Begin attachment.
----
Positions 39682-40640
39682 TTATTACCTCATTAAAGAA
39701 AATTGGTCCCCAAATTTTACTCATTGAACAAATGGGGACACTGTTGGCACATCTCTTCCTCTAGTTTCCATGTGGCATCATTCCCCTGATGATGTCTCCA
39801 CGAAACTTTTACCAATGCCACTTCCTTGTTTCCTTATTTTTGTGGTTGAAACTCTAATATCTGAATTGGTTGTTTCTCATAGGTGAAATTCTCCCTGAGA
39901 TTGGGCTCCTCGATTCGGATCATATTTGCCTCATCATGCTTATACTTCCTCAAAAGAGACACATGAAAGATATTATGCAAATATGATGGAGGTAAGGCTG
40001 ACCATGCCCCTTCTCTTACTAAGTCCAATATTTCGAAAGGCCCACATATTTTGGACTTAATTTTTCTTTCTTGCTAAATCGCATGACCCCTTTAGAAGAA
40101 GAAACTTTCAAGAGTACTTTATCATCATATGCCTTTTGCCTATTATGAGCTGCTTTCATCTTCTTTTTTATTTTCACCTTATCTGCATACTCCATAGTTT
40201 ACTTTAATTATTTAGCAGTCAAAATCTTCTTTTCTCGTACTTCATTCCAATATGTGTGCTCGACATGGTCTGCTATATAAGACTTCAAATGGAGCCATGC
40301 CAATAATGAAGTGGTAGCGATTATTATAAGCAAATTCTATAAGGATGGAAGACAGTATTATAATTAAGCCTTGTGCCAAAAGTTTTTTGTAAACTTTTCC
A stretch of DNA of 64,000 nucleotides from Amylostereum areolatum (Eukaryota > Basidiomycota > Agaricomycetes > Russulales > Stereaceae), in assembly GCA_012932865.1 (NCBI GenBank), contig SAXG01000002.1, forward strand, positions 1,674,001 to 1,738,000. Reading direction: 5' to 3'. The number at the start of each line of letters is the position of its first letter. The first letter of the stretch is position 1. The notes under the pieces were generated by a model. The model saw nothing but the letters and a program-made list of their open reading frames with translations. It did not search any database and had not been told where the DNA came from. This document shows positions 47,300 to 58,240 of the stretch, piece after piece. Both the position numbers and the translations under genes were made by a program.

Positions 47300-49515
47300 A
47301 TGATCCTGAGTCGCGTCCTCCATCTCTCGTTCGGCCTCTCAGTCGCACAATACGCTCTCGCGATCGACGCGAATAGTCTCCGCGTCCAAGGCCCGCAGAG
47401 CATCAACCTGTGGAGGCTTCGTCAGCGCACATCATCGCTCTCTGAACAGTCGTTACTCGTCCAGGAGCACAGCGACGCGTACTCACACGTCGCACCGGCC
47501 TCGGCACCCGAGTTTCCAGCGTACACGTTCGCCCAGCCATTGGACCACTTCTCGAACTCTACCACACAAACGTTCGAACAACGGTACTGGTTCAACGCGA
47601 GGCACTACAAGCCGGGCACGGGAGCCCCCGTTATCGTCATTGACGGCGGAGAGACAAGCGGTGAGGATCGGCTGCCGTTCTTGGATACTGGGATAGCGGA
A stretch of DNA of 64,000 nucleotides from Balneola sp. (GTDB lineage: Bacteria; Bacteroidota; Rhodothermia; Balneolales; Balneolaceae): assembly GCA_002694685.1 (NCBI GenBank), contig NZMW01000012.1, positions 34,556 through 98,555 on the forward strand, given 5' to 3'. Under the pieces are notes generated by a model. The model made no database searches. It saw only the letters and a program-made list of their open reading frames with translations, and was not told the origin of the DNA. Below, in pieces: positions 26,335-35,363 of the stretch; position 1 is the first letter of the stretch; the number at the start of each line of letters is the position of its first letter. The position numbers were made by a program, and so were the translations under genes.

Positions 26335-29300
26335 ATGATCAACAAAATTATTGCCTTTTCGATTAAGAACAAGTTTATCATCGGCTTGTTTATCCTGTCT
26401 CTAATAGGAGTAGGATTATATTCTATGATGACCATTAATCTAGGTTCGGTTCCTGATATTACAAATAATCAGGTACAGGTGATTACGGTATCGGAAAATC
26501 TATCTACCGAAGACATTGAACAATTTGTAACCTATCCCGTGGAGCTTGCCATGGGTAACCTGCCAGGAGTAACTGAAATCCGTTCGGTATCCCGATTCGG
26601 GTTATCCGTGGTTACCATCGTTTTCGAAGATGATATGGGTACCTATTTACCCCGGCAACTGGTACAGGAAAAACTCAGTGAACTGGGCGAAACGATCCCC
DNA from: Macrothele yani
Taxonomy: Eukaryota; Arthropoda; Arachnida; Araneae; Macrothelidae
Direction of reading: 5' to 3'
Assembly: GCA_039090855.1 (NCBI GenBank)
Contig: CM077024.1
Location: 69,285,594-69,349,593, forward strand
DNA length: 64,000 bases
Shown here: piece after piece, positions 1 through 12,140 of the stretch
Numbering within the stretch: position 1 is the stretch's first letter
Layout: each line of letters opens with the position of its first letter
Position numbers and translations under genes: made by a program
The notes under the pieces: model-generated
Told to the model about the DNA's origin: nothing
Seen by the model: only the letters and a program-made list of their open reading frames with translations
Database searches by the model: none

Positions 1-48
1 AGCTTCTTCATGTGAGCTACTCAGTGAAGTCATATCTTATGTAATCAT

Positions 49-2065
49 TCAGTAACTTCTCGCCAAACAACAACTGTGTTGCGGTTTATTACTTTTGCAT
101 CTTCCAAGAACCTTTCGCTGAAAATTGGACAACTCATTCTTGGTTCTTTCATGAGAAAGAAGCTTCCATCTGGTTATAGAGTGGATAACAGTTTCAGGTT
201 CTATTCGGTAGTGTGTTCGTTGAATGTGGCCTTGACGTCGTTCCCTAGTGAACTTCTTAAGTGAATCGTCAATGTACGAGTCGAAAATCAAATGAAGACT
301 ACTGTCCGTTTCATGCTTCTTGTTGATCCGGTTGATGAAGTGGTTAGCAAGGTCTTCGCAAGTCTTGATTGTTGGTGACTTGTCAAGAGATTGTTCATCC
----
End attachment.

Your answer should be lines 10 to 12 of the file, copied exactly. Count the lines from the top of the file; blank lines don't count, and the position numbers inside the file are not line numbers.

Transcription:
A stretch of DNA of 64,000 nucleotides from Amylostereum areolatum (Eukaryota > Basidiomycota > Agaricomycetes > Russulales > Stereaceae), in assembly GCA_012932865.1 (NCBI GenBank), contig SAXG01000002.1, forward strand, positions 1,674,001 to 1,738,000. Reading direction: 5' to 3'. The number at the start of each line of letters is the position of its first letter. The first letter of the stretch is position 1. The notes under the pieces were generated by a model. The model saw nothing but the letters and a program-made list of their open reading frames with translations. It did not search any database and had not been told where the DNA came from. This document shows positions 47,300 to 58,240 of the stretch, piece after piece. Both the position numbers and the translations under genes were made by a program.

Positions 47300-49515
47300 A